Butch Jones treats NFL guys or ex-Vols really good,” said Colquitt. “He makes a point of that in reaching out, and it’s great. It’s kind of a family away from home.”

“I love Coach Fulmer, he’s like a second father to me. I think that what they’ve done, how Butch is, is very similar, kind of bringing back the traditions of Tennessee. I know he and Fulmer have talked and are friends. It’s just great. It’s an honor to be a part of it.”

Jackson, who began his college career at USC, is passionate about what Tennessee means to him after transferring to the Vols in 2010.

“That’s a great school,” Jackson said of UT. “It’s not like that everywhere, I can tell you that. If you guys want to go to a great school and play some awesome sports with some great people, and meet some great people that are going to do some great things in life, Tennessee’s an awesome school. I wish I would’ve went there all four years. I love Tennessee.

“Good ol’ Rocky Top, Rocky Top Tennessee. Go Vols!”

As Manning said, “Still one of the best songs out there.”

No one in Vol Nation would disagree with Peyton would they?



In addition to the four former Vols in the Super Bowl, two members of the Broncos were mentored by members of the Tennessee coaching staff and credit those coaches for aiding them on their paths where they will play on Sunday — Super Bowl 50.

Butch Jones and Steve Stripling coached Denver defensive end Derek Wolfe during his career at the University of Cincinnati. Wolfe said he talks to Jones `all the time’ and his former head coach sends him messages regularly, showing the connection they developed.

“He’ll just send me things that I’m like, `Yeah, I needed that. Thanks Coach,’ ” said Wolfe. “He’s such a great motivator. If everybody buys into what he’s saying, then there’s no reason that Tennessee won’t be at the top.”

From a technical standpoint, Wolfe said Stripling’s impact has been ever-lasting

“I still use techniques that Coach Strip taught me,” said Wolfe. “I have probably the best defensive line coach in the NFL (Bill Kollar) right now, but I still use some things that (Stripling) taught me. My get-off, all that stuff, that’s all stuff that he taught me.”

Wolfe says Jones and Stripling know what it takes to help players reach their dream of playing in the NFL and they make that clear from the very beginning.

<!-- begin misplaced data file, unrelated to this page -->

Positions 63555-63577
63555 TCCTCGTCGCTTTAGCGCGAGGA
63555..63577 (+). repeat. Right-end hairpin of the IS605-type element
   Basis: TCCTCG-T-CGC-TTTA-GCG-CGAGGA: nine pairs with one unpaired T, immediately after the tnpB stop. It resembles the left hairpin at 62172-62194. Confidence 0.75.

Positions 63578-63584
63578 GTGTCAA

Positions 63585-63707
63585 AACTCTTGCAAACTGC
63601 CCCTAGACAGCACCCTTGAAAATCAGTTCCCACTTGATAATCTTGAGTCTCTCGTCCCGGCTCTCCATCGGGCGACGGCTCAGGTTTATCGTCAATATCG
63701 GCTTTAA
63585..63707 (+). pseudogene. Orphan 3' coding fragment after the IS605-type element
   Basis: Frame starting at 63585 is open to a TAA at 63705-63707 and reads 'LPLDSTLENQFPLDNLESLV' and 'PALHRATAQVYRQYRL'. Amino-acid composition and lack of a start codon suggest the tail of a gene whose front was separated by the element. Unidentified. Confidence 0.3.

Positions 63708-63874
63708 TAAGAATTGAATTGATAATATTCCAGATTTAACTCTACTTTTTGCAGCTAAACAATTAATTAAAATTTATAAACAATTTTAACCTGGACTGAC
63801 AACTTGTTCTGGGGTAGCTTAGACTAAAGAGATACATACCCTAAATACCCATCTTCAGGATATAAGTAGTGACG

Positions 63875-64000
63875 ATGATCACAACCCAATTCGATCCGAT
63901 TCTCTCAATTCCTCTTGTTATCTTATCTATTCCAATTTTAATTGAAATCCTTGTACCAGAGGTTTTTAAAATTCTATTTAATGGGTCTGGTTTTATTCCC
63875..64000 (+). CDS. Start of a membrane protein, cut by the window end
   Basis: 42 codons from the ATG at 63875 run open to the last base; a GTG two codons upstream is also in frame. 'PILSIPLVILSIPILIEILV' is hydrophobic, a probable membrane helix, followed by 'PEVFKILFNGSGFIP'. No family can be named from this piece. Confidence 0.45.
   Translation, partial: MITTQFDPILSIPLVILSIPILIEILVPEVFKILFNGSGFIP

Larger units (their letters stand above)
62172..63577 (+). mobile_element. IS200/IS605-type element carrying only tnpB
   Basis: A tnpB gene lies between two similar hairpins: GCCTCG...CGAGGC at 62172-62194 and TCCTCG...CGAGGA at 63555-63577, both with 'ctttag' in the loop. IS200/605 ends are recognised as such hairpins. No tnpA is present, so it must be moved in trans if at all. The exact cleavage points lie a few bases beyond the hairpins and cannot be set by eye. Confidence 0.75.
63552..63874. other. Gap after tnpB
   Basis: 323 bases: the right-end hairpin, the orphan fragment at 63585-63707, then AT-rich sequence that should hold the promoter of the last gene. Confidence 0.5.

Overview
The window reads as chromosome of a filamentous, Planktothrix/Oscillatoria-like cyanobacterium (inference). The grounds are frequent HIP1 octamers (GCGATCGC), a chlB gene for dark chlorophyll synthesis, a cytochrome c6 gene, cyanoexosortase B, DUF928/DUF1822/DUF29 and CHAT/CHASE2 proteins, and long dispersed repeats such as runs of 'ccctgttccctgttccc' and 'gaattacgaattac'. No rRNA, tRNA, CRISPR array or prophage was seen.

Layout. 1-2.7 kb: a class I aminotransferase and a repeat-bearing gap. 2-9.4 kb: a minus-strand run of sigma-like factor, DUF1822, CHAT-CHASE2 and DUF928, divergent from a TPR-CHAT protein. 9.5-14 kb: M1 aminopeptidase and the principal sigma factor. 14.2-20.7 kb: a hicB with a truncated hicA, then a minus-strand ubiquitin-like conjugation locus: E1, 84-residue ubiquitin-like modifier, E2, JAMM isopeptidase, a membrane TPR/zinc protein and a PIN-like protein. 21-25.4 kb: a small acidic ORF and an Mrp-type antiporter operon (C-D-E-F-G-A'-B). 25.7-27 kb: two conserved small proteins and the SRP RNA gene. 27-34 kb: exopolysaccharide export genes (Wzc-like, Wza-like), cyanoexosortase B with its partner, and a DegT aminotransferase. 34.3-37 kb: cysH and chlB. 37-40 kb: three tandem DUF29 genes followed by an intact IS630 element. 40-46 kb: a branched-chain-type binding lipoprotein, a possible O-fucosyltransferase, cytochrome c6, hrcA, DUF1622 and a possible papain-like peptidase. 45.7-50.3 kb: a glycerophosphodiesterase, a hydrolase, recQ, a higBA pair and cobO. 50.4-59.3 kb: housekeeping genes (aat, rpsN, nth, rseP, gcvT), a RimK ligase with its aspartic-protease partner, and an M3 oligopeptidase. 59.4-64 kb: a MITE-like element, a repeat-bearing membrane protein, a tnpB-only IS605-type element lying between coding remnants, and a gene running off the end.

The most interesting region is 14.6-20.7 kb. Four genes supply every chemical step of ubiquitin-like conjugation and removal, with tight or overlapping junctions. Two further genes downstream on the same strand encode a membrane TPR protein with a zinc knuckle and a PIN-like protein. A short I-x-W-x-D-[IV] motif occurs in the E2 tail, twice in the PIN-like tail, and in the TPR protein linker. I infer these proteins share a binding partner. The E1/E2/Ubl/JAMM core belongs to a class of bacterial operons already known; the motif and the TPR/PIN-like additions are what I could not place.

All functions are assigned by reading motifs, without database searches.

“They just made you understand that everything you do is on film, so don’t put bad film out there,” said Wolfe. “That stuck with me since I heard that. That’s like (Jones’) motto, is `Hey, it’s on film, so don’t screw it up.’ ”

One of the newest members of the Tennessee coaching staff also played an instrumental role in the life of another Super Bowl Bronco, cornerback Kayvon Webster. Larry Scott recruited the Miami native to the University of South Florida, as he selected the Tampa-based Bulls over offers from Miami, Auburn and Florida in 2009.

“Coach Scott was really big in my recruiting process,” said Webster, who was a third-round pick of the Broncos in 2013. “I could’ve went to a lot of other bigger schools than USF. It’s just about how he sold it to me.

“I think Coach Scott is different from a lot of people. He has a way, he can make you feel like family. He really is a real, genuine dude. He actually cares about the players that he recruits, and he want to build them. That’s why I went to USF. He was very influential in my decision.”

Similar to Wolfe, Webster said Scott still keeps in touch even though he’s made the move to Tennessee.

“That’s the main reason why you go to college,” Webster said about building a relationship with Scott. “He sold me on going to college. It wasn’t just about him trying to get me there, it was just about him trying to help me change my life around and be different, and accomplish my goals, so shoutout to Coach Scott.”